Ayres notes that concert proceeds will go to Flagler Broadcasting and Flagler Auditorium, the 1,000-seat, nonprofit venue on the campus of Flagler Palm Coast High School. Proceeds also will fuel a donation to the Flagler Youth Orchestra, he says. Tristam adds that Flagler Auditorium director Amelia Fulmer, “has been assisting in all this.”
The four members of the FYO String Quartet “are outstanding students,” Rivera says. Using arrangements provided by the tribute band, “the kids picked it up very, very quickly, and they were very open to interpretations and tempos and everything else. It was just a really fun experience to get them ready and get them going.”
When all hell (allegedly) broke loose in rock ’n’ roll: A glance back at the backward masking controversy
Electric Light Orchestra released its fourth album, “Eldorado,” in 1974, but it wasn’t until seven years later that the uproar from some Christian fundamentalists hit a fever pitch. Such devil hunters as Jacob Aranza in his book “Backward Masking Unmasked: Backward Satanic Messages of Rock and Roll Exposed” sniffed Satan’s sinister presence in that recording by ELO, as well as in famous songs by Led Zeppelin, Queen, Styx and myriad other rock bands.
An infernal legion of Satan-worshipping rockers, the fundies claimed, were sneaking so-called “backward masked” messages into their music. Heard in normal forward fashion, these lyrics seemed innocent enough, but the devil hunters were convinced rock bands were conveying diabolical missives that could subliminally seduce people to the dark side. Satan’s trickery would be revealed if you – or some preacher looking out for your soul — were somehow able to play these infernal songs backward.
The lurid claims sent curious and-or-incensed fans, music critics (including this writer), nervous parents, psychologists, sociologists and Christians of all stripes to their turntables, where with a bit of trial and error one could figure out how to rotate a slab of vinyl backwards with one’s index finger. (When I finally was able to spin my copy of “Stairway” backward, I heard slurred, ungrammatical nonsense sprinkled with a few words that may have sounded akin to “Satan” . . . or “satin” or “suet.”)
The title track to ELO’s “Eldorado” contained the opening lyric: “Here it comes, another lonely day. Playing the game, I’ll sail away on a voyage of no return to see if eternal life is meant to be.” Played backwards, the fundies claimed, that lyric would be heard as “He is the nasty one, Christ you’re infernal. It is said we’re dead men. Everyone who has the mark will live.”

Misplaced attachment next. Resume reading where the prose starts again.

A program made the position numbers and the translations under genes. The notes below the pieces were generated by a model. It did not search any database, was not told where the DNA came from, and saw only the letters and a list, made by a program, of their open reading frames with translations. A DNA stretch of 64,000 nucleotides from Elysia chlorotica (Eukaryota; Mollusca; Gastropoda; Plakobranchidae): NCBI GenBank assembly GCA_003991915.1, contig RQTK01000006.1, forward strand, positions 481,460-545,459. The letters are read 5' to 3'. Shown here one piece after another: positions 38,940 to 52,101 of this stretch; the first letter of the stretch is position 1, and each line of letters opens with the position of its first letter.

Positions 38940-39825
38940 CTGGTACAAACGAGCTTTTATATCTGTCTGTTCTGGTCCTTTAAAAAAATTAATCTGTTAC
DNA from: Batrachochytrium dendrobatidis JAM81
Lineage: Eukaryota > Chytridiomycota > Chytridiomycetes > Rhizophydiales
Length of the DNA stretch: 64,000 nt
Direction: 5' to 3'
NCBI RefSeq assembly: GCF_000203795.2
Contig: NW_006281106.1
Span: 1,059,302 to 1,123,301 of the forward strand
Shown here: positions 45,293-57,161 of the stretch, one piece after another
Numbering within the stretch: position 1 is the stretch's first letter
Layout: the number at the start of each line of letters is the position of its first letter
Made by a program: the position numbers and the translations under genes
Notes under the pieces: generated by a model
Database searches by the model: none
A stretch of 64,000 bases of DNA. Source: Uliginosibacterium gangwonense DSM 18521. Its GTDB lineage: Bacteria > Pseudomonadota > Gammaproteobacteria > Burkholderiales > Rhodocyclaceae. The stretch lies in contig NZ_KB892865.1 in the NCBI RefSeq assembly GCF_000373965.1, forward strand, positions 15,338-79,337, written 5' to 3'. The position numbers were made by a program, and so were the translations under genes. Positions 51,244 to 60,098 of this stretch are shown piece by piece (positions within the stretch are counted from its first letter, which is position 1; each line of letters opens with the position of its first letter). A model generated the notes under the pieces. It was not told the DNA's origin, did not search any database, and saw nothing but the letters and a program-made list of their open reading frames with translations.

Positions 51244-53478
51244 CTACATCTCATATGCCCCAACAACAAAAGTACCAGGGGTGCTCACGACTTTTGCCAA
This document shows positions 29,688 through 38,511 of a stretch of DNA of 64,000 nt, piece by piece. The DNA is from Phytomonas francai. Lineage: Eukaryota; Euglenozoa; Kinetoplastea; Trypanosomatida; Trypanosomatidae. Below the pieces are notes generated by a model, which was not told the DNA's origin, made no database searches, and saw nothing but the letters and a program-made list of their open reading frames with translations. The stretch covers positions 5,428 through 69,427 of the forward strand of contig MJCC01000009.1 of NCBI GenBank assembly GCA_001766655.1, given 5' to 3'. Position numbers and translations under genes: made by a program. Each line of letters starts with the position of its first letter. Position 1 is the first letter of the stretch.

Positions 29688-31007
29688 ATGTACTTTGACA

Led Zep’s “Stairway to Heaven,” one of the most beloved and famous tracks in rock history, was also sullied. Play the lyric “If there’s a bustle in your hedgerow, don’t be alarmed now” backwards, the devil hunters claimed, and you would hear “Here’s to my sweet Satan, the one who made a path for it makes me sad whose power is Satan.”
These days, rock’s backward masking scandal is a curious footnote in the music’s history, but at the time numerous rockers were forced on the defensive to fight for their music and their reputations.
Led Zeppelin vocalist-lyricist Robert Plant addressed the matter in a 1983 interview in Musician magazine, and his distress was quite palpable: “To me it’s very sad, because ‘Stairway to Heaven’ was written with every best intention, and as far as reversing tapes and putting messages on the end, that’s not my idea of making music. It’s really sad. The first time I heard it was early in the morning when I was living at home, and I heard it on a news program. I was absolutely drained all day. I walked around, and I couldn’t actually believe, I couldn’t take people seriously who could come up with sketches like that. There are a lot of people who are making money there, and if that’s the way they need to do it, then do it without my lyrics. I cherish them far too much.”
ELO auteur Jeff Lynne concocted his own cheeky response to the satanic accusations. On ELO’s 1975 album, “Face the Music,” the opening track, “Fire on High,” includes a quite obvious backwards vocal which, when played in reverse, is revealed to be drummer Bev Bevan saying, quite audibly, “The music is reversible, but time is not. Turn back. Turn back. Turn back. Turn back.”
At the height of the satanic panic (amply covered by the media), Lynne and company went full frontal on ELO’s 1983 album, the brazenly titled “Secret Messages.” As that apt title suggests, the album was strewn with backward messages, some obvious and some subtle.
Ticket to the Moon and the FYO String Quartet will present a tribute to Electric Light Orchestra at 7:30 p.m. Saturday June 25 at Flagler Auditorium, 5500 E. Highway 100, Palm Coast. Tickets are $50, $40 and $30, available at the auditorium box office or online at flaglerauditorium.org. Members of the Flagler Youth Orchestra and their families will have received an email from the organization with a discount code for $10 off the $30 tickets. Information: 386-437-7547.
Rick de Yampert is FlaglerLive’s culture writer.